Review: The ‘Glory’ of a Good Deed (and Its Fallout)


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Stefan Denolyubov plays a railroad worker who finds millions in cash on the tracks in the Bulgarian film “Glory.”

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Film Movement

It’s always been difficult to be an honest, moral person in a corrupt world, and as “Glory,” a new movie from Bulgaria, demonstrates, it’s also increasingly ridiculous. Directed by Kristina Grozeva and Petar Valchanov from a script they wrote with Decho Taralezhkov, “Glory” opens on a typically colorless morning (we infer) for Tzanko, a bushy-haired state-railroad employee portrayed by Stefan Denolyubov. His extravagant beard will immediately register as the kind that is not a hipster accouterment.

In his dimly lit apartment, Tzanko sets his analog wristwatch, eats his breakfast, puts on his fluorescent-orange vest and sets off to work. And on this day he discovers a substantial amount of cash strewn about on the tracks he helps maintain, but instead of stuffing his pockets he reports the find. While his colleagues take to mocking him dryly (over beers later on, they point out a bill on the floor of the bar and ask him what he’s going to do about it), higher-ups in the organization decide to celebrate him.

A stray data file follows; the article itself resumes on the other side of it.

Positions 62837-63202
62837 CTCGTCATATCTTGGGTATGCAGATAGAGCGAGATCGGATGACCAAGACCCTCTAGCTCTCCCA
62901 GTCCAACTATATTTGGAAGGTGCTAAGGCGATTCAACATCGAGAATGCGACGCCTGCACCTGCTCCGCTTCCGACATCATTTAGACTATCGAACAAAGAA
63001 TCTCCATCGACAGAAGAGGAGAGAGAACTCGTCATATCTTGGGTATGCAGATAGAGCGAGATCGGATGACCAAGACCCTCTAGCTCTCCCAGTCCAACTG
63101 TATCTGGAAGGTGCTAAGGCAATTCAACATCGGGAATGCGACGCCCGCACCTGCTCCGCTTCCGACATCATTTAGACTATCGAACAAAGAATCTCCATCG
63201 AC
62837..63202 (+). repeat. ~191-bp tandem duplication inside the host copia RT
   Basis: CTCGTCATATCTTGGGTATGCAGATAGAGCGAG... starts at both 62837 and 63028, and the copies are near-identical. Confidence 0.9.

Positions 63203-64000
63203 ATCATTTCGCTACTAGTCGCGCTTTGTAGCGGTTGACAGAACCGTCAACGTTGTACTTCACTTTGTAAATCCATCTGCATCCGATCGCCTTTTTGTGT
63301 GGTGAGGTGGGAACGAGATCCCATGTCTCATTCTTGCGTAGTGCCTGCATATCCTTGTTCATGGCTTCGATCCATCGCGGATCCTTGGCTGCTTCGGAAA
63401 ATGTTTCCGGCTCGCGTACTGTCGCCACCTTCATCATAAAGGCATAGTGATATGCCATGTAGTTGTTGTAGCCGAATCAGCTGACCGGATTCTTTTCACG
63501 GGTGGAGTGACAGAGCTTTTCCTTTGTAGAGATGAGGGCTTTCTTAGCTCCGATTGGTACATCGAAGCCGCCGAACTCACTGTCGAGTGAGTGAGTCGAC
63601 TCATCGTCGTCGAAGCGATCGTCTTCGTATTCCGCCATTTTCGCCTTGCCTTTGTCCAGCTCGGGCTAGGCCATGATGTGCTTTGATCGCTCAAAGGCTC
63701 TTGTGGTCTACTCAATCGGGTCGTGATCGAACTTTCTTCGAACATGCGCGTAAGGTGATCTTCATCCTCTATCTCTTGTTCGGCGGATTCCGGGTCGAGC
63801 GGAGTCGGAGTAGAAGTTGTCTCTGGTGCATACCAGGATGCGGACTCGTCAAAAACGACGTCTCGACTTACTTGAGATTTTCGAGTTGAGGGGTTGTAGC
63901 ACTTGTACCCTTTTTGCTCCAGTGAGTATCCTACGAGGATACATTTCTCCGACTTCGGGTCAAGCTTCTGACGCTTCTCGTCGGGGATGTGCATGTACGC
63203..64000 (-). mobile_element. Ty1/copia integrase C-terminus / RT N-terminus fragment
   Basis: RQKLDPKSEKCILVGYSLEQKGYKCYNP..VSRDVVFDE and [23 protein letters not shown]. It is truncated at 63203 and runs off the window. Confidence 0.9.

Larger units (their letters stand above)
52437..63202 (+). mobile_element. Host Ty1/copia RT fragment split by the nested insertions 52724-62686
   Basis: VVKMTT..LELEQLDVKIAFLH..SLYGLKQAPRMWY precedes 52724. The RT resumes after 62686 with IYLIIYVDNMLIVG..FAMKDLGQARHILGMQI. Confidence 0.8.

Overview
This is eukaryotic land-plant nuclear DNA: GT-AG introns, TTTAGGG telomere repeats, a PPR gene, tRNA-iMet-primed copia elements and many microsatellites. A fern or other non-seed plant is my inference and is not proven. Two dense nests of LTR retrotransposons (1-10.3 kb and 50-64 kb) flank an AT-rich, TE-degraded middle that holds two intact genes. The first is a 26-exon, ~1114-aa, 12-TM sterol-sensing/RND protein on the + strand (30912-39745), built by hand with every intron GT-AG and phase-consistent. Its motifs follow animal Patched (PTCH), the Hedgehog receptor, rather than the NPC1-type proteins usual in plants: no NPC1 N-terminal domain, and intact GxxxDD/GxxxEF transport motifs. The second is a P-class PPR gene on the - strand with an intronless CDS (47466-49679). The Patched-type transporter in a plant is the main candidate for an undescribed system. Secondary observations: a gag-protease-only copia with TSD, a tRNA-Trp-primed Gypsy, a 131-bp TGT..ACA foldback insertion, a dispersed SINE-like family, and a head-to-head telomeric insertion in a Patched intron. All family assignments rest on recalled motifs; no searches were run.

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Trailer: ‘Glory’

A preview of the film.


By FILM MOVEMENT on Publish Date April 11, 2017.


Image courtesy of Internet Video Archive.

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The ensuing media to-do is not a conventional success. Managed by a harried publicist, Julia (Margita Gosheva), who wears mostly sleeveless dresses and has a habit of placing folded tissues under her arms during stressful times (which are plentiful), the campaign has a hard time assimilating the shaggy, stammering Tzanko.

“Why don’t I just film some other guy?” a functionary offers to Julia, not so helpfully.

Still, the story breaks “unique views” records for the government-aligned website Julia oversees — mostly by people ridiculing Tzanko in the comments section. Things turn even more awkward: Julia confiscates Tzanko’s wristwatch, which he calls Glory (it’s an heirloom of sorts), and substitutes it with his chintzy digital award. Tzanko’s quest to get the original watch back results in a bureaucratic nightmare.

Not a predictable one, however, which is all to the benefit of this incisive, funny cinematic parable, shot and edited in a disarming, documentarylike style. (A lot of shallow-focus, follow-the-character sequences lend the story a bracing immediacy.) . Julia and her husband are trying to have a child, and for a while this plot thread seems an odd way to solicit sympathy for a character who behaves monstrously more than 85 percent of the time. As it happens, the filmmakers have something quite a bit more grim up their sleeves. The variable incongruities of “Glory” give it a queasy power uncommon in contemporary cinema. It’s the feel-bad movie of the spring.

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